The American Heart Association is advocating to create future generations of lifesavers by teaching evidence-based, hands-on CPR to students before they graduate by adding these types of trainings to classes that are already required for graduation. Ninety percent of people who suffer out-of-hospital cardiac arrests die. Schools prepare students with essential life skills. By adding CPR training in an effort to make the lifesaving skill a normative behavior in response to cardiac events, schools play a critical role in the chain of survival.
Twenty one states in the nation have passed this bill, including all states in the American Heart Association’s Greater Southeast Affiliate (Alabama, Georgia, Louisiana, Mississippi and Tennessee), with the exception of Florida. There are no certification requirements for this training; in just one hour of students’ four year high school career, we can give them the skills they need to help save lives – the lives of families, neighbors and friends. The bill language also allows the schools to be flexible to determine which part of its curriculum the training best fits: health, biology, life skills, PE etc. Students can learn these life-saving skills in the time it takes to watch one TV show.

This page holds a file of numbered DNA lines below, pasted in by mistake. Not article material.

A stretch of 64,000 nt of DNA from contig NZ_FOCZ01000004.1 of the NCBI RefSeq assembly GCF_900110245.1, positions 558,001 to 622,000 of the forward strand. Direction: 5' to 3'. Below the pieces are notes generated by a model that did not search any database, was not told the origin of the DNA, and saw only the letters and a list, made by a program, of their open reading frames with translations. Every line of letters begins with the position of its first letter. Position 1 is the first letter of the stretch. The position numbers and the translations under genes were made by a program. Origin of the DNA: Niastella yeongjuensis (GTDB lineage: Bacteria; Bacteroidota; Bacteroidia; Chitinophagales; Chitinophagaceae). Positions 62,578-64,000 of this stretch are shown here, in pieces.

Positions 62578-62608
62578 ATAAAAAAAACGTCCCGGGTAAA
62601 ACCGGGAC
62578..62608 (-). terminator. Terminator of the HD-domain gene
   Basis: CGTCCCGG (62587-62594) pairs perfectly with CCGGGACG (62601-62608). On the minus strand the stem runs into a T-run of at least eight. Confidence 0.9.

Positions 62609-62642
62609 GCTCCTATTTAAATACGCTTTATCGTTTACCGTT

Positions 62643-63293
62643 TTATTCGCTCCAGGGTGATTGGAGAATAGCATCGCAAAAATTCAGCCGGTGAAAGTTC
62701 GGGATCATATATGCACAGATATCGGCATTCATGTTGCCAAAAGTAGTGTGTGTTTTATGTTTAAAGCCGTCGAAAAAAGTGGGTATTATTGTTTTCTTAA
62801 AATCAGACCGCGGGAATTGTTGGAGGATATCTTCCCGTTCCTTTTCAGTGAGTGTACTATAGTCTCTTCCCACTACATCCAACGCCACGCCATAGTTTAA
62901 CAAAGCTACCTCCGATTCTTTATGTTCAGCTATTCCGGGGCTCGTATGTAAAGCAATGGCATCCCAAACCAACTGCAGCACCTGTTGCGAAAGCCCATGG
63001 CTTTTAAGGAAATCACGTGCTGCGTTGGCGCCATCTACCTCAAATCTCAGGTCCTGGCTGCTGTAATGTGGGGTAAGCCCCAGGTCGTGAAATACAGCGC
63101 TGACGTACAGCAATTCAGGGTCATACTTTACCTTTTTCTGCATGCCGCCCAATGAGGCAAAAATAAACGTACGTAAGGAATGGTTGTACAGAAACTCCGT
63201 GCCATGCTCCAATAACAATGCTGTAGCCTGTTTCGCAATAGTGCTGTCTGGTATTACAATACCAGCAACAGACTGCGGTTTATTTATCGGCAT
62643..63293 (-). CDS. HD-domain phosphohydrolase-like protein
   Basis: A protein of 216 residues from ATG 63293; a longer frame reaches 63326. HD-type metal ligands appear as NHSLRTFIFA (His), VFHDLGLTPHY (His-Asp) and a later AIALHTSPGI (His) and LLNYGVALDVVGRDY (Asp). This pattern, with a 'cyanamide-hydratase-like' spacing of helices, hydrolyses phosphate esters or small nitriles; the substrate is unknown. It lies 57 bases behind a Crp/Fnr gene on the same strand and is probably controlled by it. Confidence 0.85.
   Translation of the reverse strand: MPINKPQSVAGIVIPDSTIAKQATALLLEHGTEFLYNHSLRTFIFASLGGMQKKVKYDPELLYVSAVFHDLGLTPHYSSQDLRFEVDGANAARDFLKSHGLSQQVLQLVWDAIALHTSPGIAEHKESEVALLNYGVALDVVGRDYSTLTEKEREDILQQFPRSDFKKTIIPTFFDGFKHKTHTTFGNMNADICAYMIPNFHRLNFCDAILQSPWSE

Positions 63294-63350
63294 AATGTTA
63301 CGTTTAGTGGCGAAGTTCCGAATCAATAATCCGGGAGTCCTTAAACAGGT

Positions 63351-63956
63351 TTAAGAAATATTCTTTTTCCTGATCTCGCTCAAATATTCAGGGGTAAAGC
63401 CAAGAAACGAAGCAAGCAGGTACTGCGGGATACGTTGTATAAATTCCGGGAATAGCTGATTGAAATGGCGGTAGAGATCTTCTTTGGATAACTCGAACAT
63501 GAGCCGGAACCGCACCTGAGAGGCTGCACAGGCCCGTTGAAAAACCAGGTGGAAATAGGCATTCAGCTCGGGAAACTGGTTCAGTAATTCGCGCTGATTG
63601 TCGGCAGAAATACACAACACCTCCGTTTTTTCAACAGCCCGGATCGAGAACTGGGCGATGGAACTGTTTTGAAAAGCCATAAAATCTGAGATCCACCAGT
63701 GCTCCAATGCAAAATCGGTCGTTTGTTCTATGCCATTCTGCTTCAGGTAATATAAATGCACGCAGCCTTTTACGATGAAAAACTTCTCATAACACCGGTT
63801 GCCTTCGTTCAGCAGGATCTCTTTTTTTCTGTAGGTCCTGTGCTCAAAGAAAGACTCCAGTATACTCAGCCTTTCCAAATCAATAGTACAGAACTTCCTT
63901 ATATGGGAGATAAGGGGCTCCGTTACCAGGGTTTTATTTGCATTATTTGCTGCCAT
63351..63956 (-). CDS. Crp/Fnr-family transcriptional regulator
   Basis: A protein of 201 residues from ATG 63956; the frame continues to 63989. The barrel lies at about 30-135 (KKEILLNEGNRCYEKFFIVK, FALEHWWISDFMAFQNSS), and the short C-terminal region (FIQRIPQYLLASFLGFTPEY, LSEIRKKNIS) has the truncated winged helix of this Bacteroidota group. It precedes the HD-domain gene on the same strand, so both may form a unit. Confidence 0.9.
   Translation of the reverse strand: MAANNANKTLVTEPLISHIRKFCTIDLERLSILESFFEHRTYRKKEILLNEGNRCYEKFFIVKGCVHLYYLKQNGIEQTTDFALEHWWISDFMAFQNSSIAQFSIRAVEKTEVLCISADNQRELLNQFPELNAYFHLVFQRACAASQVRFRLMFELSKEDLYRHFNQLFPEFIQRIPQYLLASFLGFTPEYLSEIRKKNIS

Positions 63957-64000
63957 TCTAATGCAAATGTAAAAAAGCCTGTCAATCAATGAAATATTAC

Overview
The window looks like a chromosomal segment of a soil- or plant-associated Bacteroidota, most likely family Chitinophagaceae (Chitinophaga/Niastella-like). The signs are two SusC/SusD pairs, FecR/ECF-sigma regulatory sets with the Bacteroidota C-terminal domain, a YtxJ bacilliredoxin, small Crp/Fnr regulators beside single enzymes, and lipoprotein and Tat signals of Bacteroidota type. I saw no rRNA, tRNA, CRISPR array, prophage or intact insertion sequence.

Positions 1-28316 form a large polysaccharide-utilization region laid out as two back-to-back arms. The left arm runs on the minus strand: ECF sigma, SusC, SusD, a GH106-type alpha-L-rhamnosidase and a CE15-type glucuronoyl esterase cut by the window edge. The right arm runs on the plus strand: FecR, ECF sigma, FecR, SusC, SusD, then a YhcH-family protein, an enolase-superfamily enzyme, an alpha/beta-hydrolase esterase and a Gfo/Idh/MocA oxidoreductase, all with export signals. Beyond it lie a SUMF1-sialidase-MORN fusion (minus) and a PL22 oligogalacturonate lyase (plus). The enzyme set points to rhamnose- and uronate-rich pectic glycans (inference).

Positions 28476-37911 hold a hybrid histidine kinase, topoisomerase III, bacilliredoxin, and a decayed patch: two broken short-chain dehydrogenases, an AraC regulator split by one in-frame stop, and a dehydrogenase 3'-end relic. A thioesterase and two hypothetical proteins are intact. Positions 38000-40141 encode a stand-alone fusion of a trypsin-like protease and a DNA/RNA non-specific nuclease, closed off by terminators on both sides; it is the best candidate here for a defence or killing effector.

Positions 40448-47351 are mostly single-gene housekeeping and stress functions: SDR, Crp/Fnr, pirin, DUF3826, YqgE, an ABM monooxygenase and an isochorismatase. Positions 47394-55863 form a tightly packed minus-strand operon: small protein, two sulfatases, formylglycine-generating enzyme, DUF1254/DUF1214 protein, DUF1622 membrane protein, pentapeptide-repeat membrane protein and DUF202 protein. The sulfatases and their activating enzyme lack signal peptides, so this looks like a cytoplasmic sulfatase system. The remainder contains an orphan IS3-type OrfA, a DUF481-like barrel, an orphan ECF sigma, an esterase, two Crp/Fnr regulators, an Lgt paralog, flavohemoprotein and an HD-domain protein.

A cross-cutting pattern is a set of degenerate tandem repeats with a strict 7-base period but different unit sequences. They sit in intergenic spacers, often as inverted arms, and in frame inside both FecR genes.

-Ninety percent of people who suffer out-of-hospital cardiac arrests die. CPR, especially if performed immediately, can double or triple a cardiac arrest victim’s chance of survival.
-Nearly 424,000 out-of-hospital cardiac arrests occur annually in the United States.
-Most Americans (70 percent) feel helpless to act during a cardiac emergency because they don’t know how to administer CPR or they’re afraid of hurting the victim.
-80 percent of out-of-hospital cardiac arrests happen in private or residential settings. Statistically speaking, if you are called on to give CPR in an emergency, you will most likely be trying to save the life of someone you love: a child, a spouse, a parent or a friend.
-Several studies have shown that trainees, including school children, can achieve acceptable levels of proficiency in hands-on CPR in 30 minutes or less.
-When a teen or adult has a cardiac arrest, survival depends on immediately getting CPR from someone nearby. Survival rates drop as much as 10 percent for every minute that goes by without intervention.
-Hands-on CPR has been shown to be as effective as conventional CPR for cardiac arrest at home, at work or in public.
-Unfortunately, only 41 percent of people who experience a cardiac arrest at home, work or in public get the immediate help that they need before emergency help arrives.